In the second blog of our blockchain series, Leigh talks about the ways in which blockchain could potentially be used in agriculture, as well as whether these could actually be implemented in the UK agriculture market.
In the last blockchain blog, I outlined the basic concept of blockchain, how it differs from more traditional technologies and why people are beginning to adopt it.
In this post I’m going to talk about the potential uses of blockchain in agriculture – which I feel are limited due to the number of individual stakeholders in the industry, not to mention the need for a large initial investment in an unproven new technology.
Supply chain traceability
The most likely use of blockchain in the agriculture industry is in the supply chain: using a shared database to ensure traceability, transparency and accountability.
Last year, for example, following a contaminated lettuce scare, American store Walmart announced that they are going to start using blockchain to track vegetables from field to store. Their system aims to achieve real-time, end-to-end traceability along the supply chain to retrieve information more quickly and eliminate errors and duplicity.
In Brazil, blockchain has also been used to create a business network for the aggregation of data on grains. The Brazilian Grain Exporters Network (BGEN) built a system that used blockchain smart contracts to facilitate a better flow of information between members of the network. A case study on the network concluded that the use of blockchain resulted in fewer information asymmetries and improved trust in the network.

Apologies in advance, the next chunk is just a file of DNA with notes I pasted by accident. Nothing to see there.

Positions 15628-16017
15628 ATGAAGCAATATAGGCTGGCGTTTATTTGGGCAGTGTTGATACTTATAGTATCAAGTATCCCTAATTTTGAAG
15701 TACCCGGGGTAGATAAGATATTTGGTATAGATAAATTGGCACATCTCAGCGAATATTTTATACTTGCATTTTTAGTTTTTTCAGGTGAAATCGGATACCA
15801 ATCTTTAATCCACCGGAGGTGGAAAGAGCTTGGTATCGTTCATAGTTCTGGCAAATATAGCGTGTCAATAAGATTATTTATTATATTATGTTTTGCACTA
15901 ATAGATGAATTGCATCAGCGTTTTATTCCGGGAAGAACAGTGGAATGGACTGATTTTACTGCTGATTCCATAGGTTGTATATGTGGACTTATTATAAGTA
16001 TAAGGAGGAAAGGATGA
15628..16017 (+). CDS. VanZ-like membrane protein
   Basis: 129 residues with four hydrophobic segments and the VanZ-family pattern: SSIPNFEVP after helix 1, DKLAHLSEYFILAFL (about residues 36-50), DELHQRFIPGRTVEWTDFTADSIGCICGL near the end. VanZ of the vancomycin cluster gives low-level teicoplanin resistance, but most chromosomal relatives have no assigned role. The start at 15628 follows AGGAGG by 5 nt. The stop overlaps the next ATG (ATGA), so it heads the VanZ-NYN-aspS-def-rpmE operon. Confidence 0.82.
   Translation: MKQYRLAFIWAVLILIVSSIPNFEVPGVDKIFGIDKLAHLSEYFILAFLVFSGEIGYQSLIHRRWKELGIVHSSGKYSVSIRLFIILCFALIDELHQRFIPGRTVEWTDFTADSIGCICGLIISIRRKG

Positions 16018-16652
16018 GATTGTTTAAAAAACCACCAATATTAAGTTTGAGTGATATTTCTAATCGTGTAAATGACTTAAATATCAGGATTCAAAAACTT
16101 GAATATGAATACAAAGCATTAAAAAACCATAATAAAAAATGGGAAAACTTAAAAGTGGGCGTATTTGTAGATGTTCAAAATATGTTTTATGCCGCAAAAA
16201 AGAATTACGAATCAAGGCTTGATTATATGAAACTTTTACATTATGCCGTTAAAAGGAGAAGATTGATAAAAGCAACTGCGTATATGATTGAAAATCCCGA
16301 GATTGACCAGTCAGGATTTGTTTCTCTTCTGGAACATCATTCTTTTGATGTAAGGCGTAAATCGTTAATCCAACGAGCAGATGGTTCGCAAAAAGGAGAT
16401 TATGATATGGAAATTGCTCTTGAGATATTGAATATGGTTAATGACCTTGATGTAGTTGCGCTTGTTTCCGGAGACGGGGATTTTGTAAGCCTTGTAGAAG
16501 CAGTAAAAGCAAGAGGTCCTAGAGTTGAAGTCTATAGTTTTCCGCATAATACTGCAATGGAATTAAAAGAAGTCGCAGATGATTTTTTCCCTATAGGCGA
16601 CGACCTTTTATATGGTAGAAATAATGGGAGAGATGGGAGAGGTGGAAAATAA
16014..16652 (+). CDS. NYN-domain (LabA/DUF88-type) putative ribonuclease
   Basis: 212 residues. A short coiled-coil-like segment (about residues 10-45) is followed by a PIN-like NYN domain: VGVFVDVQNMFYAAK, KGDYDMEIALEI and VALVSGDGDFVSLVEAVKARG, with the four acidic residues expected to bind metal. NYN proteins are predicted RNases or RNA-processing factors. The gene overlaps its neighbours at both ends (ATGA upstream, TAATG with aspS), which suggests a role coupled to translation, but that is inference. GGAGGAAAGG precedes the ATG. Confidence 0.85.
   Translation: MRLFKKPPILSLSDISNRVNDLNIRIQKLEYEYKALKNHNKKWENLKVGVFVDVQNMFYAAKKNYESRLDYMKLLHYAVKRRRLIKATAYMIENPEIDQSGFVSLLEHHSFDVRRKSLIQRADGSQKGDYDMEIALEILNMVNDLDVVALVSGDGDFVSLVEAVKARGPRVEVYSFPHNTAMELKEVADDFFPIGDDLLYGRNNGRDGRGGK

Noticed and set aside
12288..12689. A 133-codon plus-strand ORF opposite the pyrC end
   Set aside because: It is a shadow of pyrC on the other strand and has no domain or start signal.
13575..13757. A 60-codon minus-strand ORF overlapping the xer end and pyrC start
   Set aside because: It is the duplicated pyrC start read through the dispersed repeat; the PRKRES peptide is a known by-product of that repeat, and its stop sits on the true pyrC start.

More efficient and accurate information sharing
Downunder in Australia, their agriculture industry has the scale and capability that means they are looking to become an early adopter of blockchain. Their National Farmers’ Federation has announced that blockchain will be a key technology for the industry moving forward, and several initiatives are already underway.
One of these is Agrichain (formerly BlockGrain), a company which seeks to automate the sharing of information across the agricultural supply chain and is already being used by around 1000 Australian farmers.
While countries such as the US, Brazil and Australia have agriculture industries with the scale to look at adopting blockchain, I don’t believe that it is currently feasible in the UK. Where these larger countries are seeing big companies investing in this new, disruptive technology, the UK agriculture industry comprises of multiple smaller players, and I believe that it is unlikely that everyone will get behind this one technology.
In the third and final blog of the blockchain series, The Blockchain Challenge for Software Suppliers, I will look in more detail at why it would be so difficult to adopt blockchain across the agriculture industry in the UK.